Next year marks the 50th anniversary of the passing of Jerzy Braun, a man, an athlete and a soldier. His eventful and action-packed life took him from his native Poland to Olympic success in Los Angeles followed by heroic wartime fighting in Italy and Africa before spending his final years in Crawley – this month, RH History Uncovered looks back on his extraordinary life.
Jerzy Braun was born April 13 1911 in the Northern Polish city of Bydgoszcz – the city’s location on the Brda and Vistula rivers makes water sports a popular activity for local people.
Whilst at secondary school Jerzy first took a serious interest in the sport which would one day see him propelled to Olympic success, he joined the Bydgostia Rowing Association in 1928 aged 17.
Within the space of four years he was selected as a member of the Polish crew, he relocated to the Polish capital, Warsaw and was in training before heading to the Los Angeles Olympics of 1932. In those games he enjoyed a remarkable day – as part of the Polish boat in the coxed fours he won a bronze medal, just one hour later he was celebrating winning in the coxed pairs event.
Seven years later the world was at war and as with so many lives and careers, Jerzy’s was turned upside down by the Second World War. He joined the military when Germany invaded Poland and found himself posted with the Polish Independent Carpathian Brigade. It fought with distinction in North Africa, most notably in the Siege of Tobruk.
The unit was later reformed into the 3rd Carpathian Rifle Division which would go on to fight in the Battle of Monte Cassino and Ancona. Jerzy’s achievements were recognised with the award of two Cross of Valour medals – the Polish military decoration is awarded to an individual who ‘has demonstrated deeds of valour and courage on the field of battle’.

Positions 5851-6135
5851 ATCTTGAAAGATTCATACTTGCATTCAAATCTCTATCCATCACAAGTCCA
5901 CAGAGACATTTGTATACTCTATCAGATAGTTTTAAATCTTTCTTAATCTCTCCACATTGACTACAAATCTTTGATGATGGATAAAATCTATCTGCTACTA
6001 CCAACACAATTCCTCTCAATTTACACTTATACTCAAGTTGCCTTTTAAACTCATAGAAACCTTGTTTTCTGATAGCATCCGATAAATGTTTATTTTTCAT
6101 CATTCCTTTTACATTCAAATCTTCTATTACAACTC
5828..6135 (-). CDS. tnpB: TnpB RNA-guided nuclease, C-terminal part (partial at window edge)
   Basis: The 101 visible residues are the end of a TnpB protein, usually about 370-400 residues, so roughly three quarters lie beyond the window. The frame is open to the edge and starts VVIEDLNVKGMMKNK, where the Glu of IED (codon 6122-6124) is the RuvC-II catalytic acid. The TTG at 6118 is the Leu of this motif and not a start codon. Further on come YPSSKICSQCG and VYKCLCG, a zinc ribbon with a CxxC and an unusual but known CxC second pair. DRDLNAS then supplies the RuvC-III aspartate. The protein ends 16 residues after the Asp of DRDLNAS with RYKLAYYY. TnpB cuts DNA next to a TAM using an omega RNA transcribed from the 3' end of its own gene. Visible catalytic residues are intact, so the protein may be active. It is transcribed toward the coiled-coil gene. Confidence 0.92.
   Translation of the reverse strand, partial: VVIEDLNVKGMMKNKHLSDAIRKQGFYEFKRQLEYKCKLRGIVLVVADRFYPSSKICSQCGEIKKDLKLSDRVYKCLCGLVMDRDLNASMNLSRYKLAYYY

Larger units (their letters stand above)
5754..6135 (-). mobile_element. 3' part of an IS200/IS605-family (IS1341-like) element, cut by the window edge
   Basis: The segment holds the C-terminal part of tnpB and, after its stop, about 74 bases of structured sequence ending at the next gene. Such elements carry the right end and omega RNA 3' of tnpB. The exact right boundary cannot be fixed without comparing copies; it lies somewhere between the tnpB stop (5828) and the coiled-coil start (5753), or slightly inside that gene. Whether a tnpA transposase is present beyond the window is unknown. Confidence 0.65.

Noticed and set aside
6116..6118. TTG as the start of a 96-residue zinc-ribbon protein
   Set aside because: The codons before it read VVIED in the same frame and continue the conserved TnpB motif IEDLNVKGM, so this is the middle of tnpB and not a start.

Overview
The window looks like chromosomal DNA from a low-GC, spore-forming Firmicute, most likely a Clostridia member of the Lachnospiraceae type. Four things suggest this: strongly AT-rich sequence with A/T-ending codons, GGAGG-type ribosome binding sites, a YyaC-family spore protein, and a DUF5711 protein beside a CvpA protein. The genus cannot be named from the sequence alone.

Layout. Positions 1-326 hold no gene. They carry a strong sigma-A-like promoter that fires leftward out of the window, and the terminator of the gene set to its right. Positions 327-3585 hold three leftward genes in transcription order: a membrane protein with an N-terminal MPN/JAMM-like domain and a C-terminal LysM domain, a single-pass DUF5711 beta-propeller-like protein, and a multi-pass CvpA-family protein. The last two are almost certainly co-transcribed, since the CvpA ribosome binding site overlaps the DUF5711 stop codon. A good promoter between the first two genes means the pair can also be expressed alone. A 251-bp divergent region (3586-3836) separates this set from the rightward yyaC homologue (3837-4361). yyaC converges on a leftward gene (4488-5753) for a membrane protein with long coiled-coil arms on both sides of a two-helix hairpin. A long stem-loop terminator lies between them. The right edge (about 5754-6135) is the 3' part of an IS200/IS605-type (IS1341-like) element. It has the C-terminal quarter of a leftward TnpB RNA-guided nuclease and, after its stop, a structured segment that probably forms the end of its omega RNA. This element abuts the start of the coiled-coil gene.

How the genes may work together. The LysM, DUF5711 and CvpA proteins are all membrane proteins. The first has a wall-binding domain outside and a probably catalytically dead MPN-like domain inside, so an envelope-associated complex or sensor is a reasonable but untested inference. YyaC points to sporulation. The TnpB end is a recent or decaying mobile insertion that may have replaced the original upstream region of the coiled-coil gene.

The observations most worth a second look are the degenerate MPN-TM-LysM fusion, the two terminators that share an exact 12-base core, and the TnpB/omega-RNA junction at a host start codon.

At the conclusion of the war in 1945, few soldiers from Jerzy’s unit chose to return to the new, Communist Poland. Jerzy himself married Lili Dembowska – a female member of the Polish armed forces before moving to the UK in 1949. The Braun family first settled in London before relocating to Crawley in the 1950s, Jerzy passed away in 1968 at the age of 56, a month shy of his 57th birthday.
In the run-up to the London 2012 Olympics, the British Polish community together with the Polish Embassy organised the unveiling of a new tomb for Jerzy at Snell Hatch Cemetery and a blessing ceremony attended by local dignitaries, Crawley’s then mayor, Cllr. Keith Blake at the time said: “He achieved an extraordinary amount during his life and it’s right for it to be remembered and for Crawley to be made aware.”
By Jacob White